Hurwitz and Schlossberg can't quite recapture their magic in this spotty stoner sequel.
In 2004, I was begrudgingly dragged by my then-boyfriend to go see Harold & Kumar Go to White Castle and discovered, much to my delight, that the movie was hysterical. In the ensuing years, I married the boyfriend and Harold & Kumar writers Jon Hurwitz and Hayden Schlossberg wrote a sequel, which they also directed; things were going well for all of us.
Harold & Kumar Escape from Guantanamo Bay (A.K.A. Harold & Kumar 2) picks up right where the first movie left off -- a day after, in fact. The boys no longer have the munchies, but pot is still the launching point of their adventures. You see, Harold (John Cho) and Kumar (Kal Penn) board a flight to Amsterdam and things get a little hairy when Kumar is mistaken for a terrorist when he breaks out his smokeless bong in the airplane bathroom and the two wind up in Guantanamo Bay. And as you can gather from the title, it's not long before the two break out and are on the run from the authorities in an effort to prove their innocence.
Although the first movie didn't exactly do gangbusters at the box office, it found a large and devoted audience in the DVD that enabled the sequel to come to life. And as such, New Line can expect that it is going to be a big box office draw when it opens this weekend. Unfortunately, as much as I hate to say it, I liked the first one better.
During a recent interview with Harold & Kumar star Neil Patrick Harris (Doogie Howser M.D., How I Met Your Mother), Harris suggested that he though the humor from the first movie was all over the place, basically throwing everything at the wall to see what sticks, and this time Hurwitz and Schlossberg have a more defined, distinctive comedic voice. I actually couldn't disagree more. It's not that it isn't funny; Harold & Kumar Escape from Guantanamo Bay definitely has its moments, but I found there were far less of them for me in this one than in the original.
Perhaps the issue is that I went into the first one with no expectations, so it had nowhere to go but up, and this time I went in with high ones. But the bottom line was I just didn't find a lot of what was going on funny, and that was a bummer. Given, Harold & Kumar is very much about the lowest common denominator type of broad comedy, but a lot of times I found the jokes just gross and not funny at all.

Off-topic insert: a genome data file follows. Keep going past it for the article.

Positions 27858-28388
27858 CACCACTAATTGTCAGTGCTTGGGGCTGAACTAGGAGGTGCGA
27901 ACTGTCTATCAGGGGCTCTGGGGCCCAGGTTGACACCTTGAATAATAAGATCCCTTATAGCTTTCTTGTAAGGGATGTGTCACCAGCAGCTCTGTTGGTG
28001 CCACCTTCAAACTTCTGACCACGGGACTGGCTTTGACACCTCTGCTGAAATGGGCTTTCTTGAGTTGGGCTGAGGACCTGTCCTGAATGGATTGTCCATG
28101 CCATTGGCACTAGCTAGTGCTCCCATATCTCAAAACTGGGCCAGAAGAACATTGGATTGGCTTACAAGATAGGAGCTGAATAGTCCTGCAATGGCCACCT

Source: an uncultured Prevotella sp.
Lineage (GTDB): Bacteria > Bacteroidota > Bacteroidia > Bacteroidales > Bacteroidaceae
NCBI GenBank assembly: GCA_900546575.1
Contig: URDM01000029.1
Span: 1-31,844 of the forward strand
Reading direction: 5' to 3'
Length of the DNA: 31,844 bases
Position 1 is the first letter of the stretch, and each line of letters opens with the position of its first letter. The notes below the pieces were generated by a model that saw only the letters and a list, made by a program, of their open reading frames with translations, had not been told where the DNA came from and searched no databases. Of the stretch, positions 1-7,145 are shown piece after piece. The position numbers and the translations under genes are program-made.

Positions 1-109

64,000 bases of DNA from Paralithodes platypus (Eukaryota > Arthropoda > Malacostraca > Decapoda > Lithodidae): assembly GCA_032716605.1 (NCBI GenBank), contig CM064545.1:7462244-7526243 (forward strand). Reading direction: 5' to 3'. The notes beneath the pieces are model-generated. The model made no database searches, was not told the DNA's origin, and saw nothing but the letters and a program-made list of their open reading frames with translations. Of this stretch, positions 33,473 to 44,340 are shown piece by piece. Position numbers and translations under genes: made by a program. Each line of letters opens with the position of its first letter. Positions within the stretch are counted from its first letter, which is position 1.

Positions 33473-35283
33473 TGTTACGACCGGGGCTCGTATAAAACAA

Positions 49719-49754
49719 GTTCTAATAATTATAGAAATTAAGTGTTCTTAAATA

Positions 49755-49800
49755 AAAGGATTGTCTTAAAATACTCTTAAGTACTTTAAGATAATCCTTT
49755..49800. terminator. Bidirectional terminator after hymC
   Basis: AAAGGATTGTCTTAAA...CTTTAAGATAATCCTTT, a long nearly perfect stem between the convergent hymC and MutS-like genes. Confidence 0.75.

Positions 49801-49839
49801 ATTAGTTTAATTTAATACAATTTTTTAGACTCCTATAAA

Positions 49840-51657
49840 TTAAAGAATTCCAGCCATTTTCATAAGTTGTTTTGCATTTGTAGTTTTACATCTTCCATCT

What's really interesting is what Harold & Kumar has to say about the current political climate in our country. Yes, yes, I know the movie is about fart jokes and strippers, but there's actually quite a lot of depth to it, as well. In what happens to Harold and Kumar, in the scenes at Guantanamo Bay, and especially in the hilariously exaggerated politico-jerk character played perfectly by Rob Corddry (The Daily Show, The Heartbreak Kid), Hayden and Schlossberg are actually making quite a statement about the mindlessly ignorant prejudices and practices that are masquerading as patriotism in our country. It might seem like they're just taking the chance to get a laugh by calling Harold 'Hello Kitty,' but doing so makes a statement about our current administration.
Nonetheless, despite the fact that virtually no one is immune from Hurwitz and Schlossberg's keen skewering, I will say that there was a somewhat upsetting undercurrent of homophobia that permeated the movie. Repeatedly throughout Harold & Kumar, the worst thing that a character can have done to them or imagine having done to them is a homosexual act, which I found rather off-putting, to say the least.
Regardless, a lot of Harold & Kumar fans are going to show up to the theater this weekend ready to be rendered incontinent with laughter. And sure -- there are some things in it for them. Penn and Cho are still cute and empathetic, and Harris's cameo as a hard-living parody of himself still bring down the house, but all told I just don't think the sequel can live up to the magic of the original. If that's what you're looking for, I recommend skipping the theater and just firing up your DVD of the first installment instead.